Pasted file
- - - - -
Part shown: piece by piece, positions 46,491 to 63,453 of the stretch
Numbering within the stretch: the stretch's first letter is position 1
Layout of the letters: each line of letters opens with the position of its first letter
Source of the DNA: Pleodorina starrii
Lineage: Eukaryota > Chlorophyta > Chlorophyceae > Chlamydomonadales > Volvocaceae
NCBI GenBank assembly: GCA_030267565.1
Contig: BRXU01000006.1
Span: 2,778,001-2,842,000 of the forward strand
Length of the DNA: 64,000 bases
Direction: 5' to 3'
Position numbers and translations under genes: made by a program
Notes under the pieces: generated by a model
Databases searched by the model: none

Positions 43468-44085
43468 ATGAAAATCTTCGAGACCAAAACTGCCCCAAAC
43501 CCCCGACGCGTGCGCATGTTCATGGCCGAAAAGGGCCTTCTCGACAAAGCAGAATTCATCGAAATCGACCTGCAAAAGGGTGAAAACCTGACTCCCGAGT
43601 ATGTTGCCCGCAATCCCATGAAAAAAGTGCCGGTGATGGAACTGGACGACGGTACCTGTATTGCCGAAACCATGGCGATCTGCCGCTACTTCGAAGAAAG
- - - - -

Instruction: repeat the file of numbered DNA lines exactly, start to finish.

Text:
Part shown: piece by piece, positions 46,491 to 63,453 of the stretch
Numbering within the stretch: the stretch's first letter is position 1
Layout of the letters: each line of letters opens with the position of its first letter
Source of the DNA: Pleodorina starrii
Lineage: Eukaryota > Chlorophyta > Chlorophyceae > Chlamydomonadales > Volvocaceae
NCBI GenBank assembly: GCA_030267565.1
Contig: BRXU01000006.1
Span: 2,778,001-2,842,000 of the forward strand
Length of the DNA: 64,000 bases
Direction: 5' to 3'
Position numbers and translations under genes: made by a program
Notes under the pieces: generated by a model
Databases searched by the model: none

Positions 43468-44085
43468 ATGAAAATCTTCGAGACCAAAACTGCCCCAAAC
43501 CCCCGACGCGTGCGCATGTTCATGGCCGAAAAGGGCCTTCTCGACAAAGCAGAATTCATCGAAATCGACCTGCAAAAGGGTGAAAACCTGACTCCCGAGT
43601 ATGTTGCCCGCAATCCCATGAAAAAAGTGCCGGTGATGGAACTGGACGACGGTACCTGTATTGCCGAAACCATGGCGATCTGCCGCTACTTCGAAGAAAG